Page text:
Luckily (or not so luckily), most everyone out there seemed to be feeling the same way.  Many people were doing the run/walk thing, and even people who managed to keep running weren’t moving too quickly.  I had a pretty good pace when I would run (maybe I should have slowed down?), and people were motivational.  Or when walking, people passing me would be encouraging.  But I couldn’t wait to get to the finish.  I was a little upset at how my run was going – the run was supposed to be MY sport, and there I was barely holding a 10 minute pace.  I never run that slow.  But I hurt so much.  I’m not a crier, but I felt my eyes getting watery at some points – I just wanted it to be over.

With about 1.5 miles to go, we got out on the final street that led to the final turns.  A woman who I had been going back and forth with passed me while I was walking and said, “We’re too close to walk now – you’ve been trucking, let’s go.”  It took me a few seconds, but I picked back up running.  She said she’d be chasing me the whole run (and after the finish she said she was pleased that she was 14 years older than me, haha) and that we needed to be strong.  Knowing that we were reaching the last mile didn’t help at all.  Finally, a spectator said half a mile to go and that you could see the finish from the next turn.  I don’t think I’ve ever been so happy to be close to a finish line, and my eyes filled with tears again after that turn.  I told myself to pull it together – finishing was a happy time and I didn’t need to look sad!

I picked it up (not hard to do…) until the finish and passed some people.  Emily recommended pulling up at the finish to get a good shot across the finish line, but I ended up a few steps behind the woman in front of me.  Oops.  BUT IT WAS OVER!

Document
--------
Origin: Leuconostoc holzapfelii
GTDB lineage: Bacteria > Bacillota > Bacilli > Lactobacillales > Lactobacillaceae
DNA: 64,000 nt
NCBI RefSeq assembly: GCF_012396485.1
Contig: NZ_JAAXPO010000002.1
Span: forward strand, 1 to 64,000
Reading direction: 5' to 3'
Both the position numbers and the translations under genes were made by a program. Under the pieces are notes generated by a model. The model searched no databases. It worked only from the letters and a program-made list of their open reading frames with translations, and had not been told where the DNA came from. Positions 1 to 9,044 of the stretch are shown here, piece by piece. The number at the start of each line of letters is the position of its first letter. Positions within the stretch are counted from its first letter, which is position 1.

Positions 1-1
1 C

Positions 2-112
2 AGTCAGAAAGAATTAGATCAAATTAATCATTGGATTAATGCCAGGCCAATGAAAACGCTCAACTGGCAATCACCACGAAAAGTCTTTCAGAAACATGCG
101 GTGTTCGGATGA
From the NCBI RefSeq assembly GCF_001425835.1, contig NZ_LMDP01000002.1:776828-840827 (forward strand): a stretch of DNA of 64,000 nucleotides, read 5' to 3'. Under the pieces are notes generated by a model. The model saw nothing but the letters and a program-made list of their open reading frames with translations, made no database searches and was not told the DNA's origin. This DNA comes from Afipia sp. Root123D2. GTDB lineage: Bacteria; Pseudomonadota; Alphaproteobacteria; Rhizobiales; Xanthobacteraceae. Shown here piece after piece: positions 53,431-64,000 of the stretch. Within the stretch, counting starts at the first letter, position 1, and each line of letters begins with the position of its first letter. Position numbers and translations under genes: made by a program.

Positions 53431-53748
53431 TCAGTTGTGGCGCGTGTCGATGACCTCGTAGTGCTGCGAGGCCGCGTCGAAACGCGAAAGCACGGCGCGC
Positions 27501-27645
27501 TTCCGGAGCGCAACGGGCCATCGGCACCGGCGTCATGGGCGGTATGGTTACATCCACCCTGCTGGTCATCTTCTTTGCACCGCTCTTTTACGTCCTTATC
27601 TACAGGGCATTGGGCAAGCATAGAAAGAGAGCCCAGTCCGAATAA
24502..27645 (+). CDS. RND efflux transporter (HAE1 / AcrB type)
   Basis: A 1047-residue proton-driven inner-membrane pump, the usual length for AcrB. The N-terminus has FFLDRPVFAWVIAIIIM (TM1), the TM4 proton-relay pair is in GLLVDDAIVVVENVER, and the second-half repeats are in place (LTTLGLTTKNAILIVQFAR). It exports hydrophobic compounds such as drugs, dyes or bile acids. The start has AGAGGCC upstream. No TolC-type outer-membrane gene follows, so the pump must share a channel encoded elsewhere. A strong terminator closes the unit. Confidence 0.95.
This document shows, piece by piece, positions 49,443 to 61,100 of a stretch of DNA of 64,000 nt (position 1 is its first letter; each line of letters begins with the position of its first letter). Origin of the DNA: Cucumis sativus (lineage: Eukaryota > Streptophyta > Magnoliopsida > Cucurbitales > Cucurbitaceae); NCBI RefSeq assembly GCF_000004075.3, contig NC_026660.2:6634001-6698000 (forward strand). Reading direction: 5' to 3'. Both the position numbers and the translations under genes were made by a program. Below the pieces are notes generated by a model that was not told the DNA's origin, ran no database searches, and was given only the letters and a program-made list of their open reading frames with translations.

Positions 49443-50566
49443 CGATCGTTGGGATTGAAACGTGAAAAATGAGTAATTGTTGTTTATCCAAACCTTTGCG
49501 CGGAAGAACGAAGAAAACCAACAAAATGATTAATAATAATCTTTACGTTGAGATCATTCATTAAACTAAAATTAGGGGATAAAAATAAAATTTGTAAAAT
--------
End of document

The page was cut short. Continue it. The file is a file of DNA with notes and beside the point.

Thanks to Eric for the video!

after the finish

IMG_5972 Half Ironman!  (And the runner lady is the woman to my left/your right.)

Eric was right at the finish line, so he got some good shots and it was nice to see him.  I chatted with the woman I’d been going back and forth with on the run, and we got our medals and pictures.  Amy came in right after me, so I caught up with her, got some food, then tried to meet up with the rest of the group. All I wanted to do was sit down, so finally we did.  Thank goodness.  Baker and Doug showed up shortly thereafter, and we had quick rundowns of our races.  After some hanging out, we headed back to transition to get out stuff and start the trip back to New York.

Packing up my bike, the ladies next to me were talking about triathlons, and somehow I asked how hard a full Ironman is compared to a half Ironman (since a half marathon and a marathon are totally different)…one girl said that the marathon part of a full is basically a sufferfest.  Sounds familiar, I suppose.  I had my Berlin Marathon bag with me, so we chatted about that too before parting ways.